Animal Species:Clown Wrasse, Coris gaimard (Quoy & Gaimard, 1824)

Juvenile Clown Wrasse can be recognised by their distictive colouration. The species occurs in tropical marine water of the Western and Central Pacific.

Juvenile Clown Wrasse at Joan Reef

Erik Schlögl © Erik Schlögl

Standard Common Name

Clown Wrasse

Alternative Name/s

Gaimard Rainbow-wrasse, Gaimard's Wrasse, Red-finned Rainbowfish, Yellowtail Coris

Identification

The Clown Wrasse can be recognised by its colouration. It is red to green with small bright blue spots on the body. The head is brownish with orange lines. The caudal fin is yellow. Large males have a green bar on the body above the anal fin origin.

Juveniles are red to orange with three black-edged white saddles on the back. There are two similar but smaller markings on the head.

Size range

It grows to 40 cm in length.

Distribution

The species occurs in tropical marine water of the Western and Central Pacific.

The map below shows the Australian distribution of the species based on public sightings and specimens in Australian Museums. Click on the map for detailed information.  Source: Atlas of Living Australia.

Coris gaimard

Distribution by collection data

Ozcam map of Clown Wrasse specimens in the Australian Museum.

What does this mean?

Habitat

It is found in coral, sand and rubble areas of coral reefs and lagoons.

Classification

Species:
gaimard
Genus:
Coris
Family:
Labridae
Order:
Perciformes
Class:
Actinopterygii
Subphylum:
Vertebrata
Phylum:
Chordata
Kingdom:
Animalia

What does this mean?

References

  1. Allen, G.R. 1997. Marine Fishes of Tropical Australia and South-east Asia. Western Australian Museum. Pp. 292.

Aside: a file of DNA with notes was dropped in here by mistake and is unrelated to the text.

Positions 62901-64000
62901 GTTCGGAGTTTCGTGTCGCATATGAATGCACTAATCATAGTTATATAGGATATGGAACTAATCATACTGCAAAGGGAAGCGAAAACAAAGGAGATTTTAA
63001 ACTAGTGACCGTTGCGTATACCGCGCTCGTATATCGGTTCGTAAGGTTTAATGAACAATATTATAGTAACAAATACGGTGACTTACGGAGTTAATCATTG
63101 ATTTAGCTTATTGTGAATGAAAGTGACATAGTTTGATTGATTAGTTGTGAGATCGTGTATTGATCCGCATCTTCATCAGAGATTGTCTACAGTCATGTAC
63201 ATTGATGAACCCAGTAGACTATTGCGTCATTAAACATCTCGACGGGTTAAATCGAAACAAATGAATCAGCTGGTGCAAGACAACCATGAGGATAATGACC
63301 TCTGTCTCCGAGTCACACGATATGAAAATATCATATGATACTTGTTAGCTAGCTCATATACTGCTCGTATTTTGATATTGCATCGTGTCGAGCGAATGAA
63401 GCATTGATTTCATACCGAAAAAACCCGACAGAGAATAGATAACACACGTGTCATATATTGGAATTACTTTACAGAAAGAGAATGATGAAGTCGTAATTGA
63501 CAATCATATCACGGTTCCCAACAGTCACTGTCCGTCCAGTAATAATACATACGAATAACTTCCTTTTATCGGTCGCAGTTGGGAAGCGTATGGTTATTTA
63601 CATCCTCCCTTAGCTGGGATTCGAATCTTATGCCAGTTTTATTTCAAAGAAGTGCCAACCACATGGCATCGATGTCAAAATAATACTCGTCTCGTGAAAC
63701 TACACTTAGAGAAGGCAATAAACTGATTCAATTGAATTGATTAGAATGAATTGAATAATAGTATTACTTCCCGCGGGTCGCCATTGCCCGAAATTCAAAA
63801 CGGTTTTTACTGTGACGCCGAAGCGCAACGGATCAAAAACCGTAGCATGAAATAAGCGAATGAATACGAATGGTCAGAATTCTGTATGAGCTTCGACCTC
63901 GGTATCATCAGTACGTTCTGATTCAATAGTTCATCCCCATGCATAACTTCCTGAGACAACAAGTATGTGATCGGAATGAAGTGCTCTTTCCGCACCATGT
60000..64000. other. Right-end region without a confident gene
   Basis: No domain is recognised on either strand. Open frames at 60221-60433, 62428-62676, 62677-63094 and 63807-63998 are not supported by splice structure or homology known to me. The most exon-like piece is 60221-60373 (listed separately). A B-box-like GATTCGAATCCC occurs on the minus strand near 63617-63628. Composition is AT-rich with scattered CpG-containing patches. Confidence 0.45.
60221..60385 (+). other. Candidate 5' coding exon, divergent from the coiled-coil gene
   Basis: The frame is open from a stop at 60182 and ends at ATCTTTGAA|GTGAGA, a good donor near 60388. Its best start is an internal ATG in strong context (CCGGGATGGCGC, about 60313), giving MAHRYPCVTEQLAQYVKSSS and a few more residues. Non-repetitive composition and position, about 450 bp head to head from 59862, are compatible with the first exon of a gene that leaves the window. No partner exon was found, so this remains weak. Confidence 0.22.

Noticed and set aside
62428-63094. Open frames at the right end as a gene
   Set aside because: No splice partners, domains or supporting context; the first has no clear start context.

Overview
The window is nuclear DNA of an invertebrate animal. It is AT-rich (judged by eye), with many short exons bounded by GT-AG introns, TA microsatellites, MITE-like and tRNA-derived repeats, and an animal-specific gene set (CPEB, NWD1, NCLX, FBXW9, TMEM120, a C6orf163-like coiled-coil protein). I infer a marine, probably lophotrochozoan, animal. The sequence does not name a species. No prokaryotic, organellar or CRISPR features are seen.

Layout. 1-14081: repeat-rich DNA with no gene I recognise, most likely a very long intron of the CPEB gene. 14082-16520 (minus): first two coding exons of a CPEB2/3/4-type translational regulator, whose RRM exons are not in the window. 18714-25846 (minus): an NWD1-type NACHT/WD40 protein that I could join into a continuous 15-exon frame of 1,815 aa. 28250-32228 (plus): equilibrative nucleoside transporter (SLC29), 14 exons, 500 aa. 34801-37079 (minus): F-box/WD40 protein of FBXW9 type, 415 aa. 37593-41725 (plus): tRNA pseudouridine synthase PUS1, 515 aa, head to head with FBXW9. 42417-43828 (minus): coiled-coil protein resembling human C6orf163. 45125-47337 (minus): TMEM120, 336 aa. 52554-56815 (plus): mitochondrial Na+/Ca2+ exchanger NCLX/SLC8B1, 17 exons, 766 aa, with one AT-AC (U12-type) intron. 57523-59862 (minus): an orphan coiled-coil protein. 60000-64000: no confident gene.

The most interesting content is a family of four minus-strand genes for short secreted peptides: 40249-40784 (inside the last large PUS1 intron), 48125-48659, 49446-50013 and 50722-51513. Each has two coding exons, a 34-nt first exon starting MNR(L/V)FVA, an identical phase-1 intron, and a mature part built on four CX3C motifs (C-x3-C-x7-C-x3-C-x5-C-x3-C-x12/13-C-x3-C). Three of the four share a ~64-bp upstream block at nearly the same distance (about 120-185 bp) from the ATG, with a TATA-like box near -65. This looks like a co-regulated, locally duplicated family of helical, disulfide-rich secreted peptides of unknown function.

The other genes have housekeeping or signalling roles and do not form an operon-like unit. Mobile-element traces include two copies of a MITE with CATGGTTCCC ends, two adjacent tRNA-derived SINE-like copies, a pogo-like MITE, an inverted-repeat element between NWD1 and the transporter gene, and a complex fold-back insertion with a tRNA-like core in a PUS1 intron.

2. Hoese, D.F., Bray, D.J., Paxton, J.R. & G.R. Allen. 2006. Fishes. In Beesley, P.L. & A. Wells. (eds) Zoological Catalogue of Australia. Volume 35. ABRS & CSIRO Publishing: Australia. parts 1-3, pages 1-2178.
  3. Hutchins, B. & R. Swainston. 1986. Sea Fishes of Southern Australia. Complete Field Guide for Anglers and Divers. Swainston Publishing. Pp. 180.
  4. Kuiter, R.H. 1996. Guide to Sea Fishes of Australia. New Holland. Pp. 433.
  5. Kuiter, R.H. 2000. Coastal Fishes of South-eastern Australia. Gary Allen. Pp. 437.
  6. Randall, J.E., Allen, G.R. & R.C. Steene. 1997. Fishes of the Great Barrier Reef and Coral Sea. Crawford House Press. Pp. 557.
  7. Westneat, M.W., 2001 Labridae. Wrasses, hogfishes, razorfishes, corises, tuskfishes. in Carpenter, K.E. & V.H. Niem (Eds). FAO Species Identification Guide for Fishery Purposes. The Living Marine Resources of the Western Central Pacific. Volume 6. Bony Fishes part 4 (Labridae to Latimeriidae), estuarine crocodiles, sea turtles, sea snakes and marine mammals. FAO, Rome. Pp. iii-v, 3381-4218.


Mark McGrouther , Collection Manager, Ichthyology
Last Updated:

Tags fishes, ichthyology, Clown Wrasse, Coris gaimard, Labridae, orange, white, black, 'normal fish', deep-bodied, 30 cm - 1 m, stripes or bands, coral reef, marine, adult,